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But even during my busier weeks, I try to find a way to sneak in some degree of unrelated reading. So I’ve taken on Suldrun’s Garden as bedtime reading. It’s the first in Jack Vance’s Lyonesse trilogy, which, as the name suggests, is set in the mythic land of Lyonnese.
Lyonesse suldrun 39 s garden - image results Suldrun's garden - jack vance - metaphorosis reviews Suldrun's Garden Jack Vance Lyonesse, #1 3 stars (#2 The Green Pearl, #3 Madouc) I first read Suldrun's Garden when it came out in the 1980s. Lyonesse: suldrun's garden wwend - worlds without end Lyonesse Trilogy: Book 1 0. Lyonesse II and III 1. 'Suldrun's Garden' is written with an amazingly huge number of disguised and re-imagined classic fairy-tale tropes using many of the non-fiction historical soap operas of England's actual royal families as a platform for the fictional plots. It is also book one in the Lyonesse trilogy. Ad free sharing & download. No ads, no interruptions. 100GB cloud storage. Just enough 4shared storage space for your files. Premium download. Instant and Resumable download at faster download speed. Maximum data security. SSL data encryption for maximum protection of your files.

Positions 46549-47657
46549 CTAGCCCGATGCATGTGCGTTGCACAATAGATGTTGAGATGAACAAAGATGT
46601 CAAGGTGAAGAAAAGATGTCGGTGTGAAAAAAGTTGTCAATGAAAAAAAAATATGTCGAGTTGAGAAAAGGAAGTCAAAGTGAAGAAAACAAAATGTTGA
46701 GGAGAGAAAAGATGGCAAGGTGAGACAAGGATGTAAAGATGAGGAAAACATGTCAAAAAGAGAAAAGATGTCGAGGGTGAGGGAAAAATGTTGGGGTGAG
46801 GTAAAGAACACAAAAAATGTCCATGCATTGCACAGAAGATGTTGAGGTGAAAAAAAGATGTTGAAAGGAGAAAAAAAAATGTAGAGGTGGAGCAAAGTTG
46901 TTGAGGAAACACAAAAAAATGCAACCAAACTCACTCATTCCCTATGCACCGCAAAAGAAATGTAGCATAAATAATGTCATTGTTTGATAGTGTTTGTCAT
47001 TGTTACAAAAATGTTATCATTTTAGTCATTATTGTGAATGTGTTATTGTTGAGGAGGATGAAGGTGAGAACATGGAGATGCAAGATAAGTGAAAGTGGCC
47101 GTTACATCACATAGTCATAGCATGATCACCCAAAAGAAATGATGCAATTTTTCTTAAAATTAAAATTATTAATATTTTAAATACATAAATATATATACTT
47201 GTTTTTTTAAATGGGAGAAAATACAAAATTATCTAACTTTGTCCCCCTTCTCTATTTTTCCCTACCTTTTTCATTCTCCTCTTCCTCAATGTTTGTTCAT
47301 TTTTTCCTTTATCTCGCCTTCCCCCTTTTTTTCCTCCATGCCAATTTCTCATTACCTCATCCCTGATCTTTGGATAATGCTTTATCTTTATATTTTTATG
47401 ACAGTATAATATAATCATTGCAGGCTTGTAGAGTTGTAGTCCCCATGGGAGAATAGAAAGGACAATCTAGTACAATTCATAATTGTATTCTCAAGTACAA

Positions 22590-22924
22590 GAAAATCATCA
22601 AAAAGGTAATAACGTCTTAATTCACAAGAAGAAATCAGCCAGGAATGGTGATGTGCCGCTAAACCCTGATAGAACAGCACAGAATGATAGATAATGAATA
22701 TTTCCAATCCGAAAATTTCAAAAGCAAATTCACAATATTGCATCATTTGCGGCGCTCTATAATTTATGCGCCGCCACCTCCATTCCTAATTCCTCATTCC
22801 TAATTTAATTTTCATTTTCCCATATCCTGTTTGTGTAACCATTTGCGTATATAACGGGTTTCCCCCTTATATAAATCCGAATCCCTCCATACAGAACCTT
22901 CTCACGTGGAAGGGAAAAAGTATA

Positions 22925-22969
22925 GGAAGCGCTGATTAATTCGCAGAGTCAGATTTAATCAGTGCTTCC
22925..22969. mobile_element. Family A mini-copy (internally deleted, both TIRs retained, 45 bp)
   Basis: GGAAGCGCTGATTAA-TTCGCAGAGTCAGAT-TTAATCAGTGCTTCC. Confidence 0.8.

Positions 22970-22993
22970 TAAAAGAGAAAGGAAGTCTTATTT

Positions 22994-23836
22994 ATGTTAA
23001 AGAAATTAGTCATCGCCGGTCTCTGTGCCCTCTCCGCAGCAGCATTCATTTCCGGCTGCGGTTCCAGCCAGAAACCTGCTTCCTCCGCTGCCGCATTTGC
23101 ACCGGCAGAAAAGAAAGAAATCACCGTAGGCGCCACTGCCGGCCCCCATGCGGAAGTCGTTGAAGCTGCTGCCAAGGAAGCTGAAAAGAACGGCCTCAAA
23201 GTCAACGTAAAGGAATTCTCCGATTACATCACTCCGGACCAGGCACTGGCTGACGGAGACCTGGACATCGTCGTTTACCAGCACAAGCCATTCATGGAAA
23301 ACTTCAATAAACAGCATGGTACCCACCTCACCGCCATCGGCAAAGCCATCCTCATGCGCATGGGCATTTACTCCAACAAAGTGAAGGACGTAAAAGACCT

Arthurian legend ala Vance is pretty cool, although it took a few chapters for me to feel committed to the idea. It comes prepackaged with enough phantasmagoria and classic adventure stuff for him to work his usual magic on.
Anyway, the protagonist of the book is Princess Suldrun, the unloved daughter of Casmir, King of Lyonesse. Having wanted a male heir, Casmir only sees Suldrun as valuable insofar as she can be married off to someone for the sake of an alliance. Suldrun meanwhile is an introvert, and something of a free spirit who prefers to spend her time alone in a garden.
So it isn’t the most original story, but what makes it work is, of course, Vance’s prose and Austenian dialogue which is always leagues above 90% of the SF/Fantasy genre, but also how he situates it within the complex geopolitics of his Arthurian world. Suldrun’s own situation is a cog in a larger machine of Machiavellian scheming. It’s a bit similar to what Frank Herbert did with Paul’s whole “chosen one” story arc in Dune.
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Another thing of note: I was surprised to find a Vance novel with a female protagonist. Women in Vance’s novels typically don’t stray too far from being damsels in distress. But while Suldrun is indeed a distressed damsel, I appreciate how she comes across as more of a fully realized character than as a walking trope.
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I suppose I could complain that the only Christian in the novel is a lecherous priest, but cruelty and perversion are such ubiquitous features of Vance’s worlds that it doesn’t feel like he’s singling out Christians as a particularly odious bunch.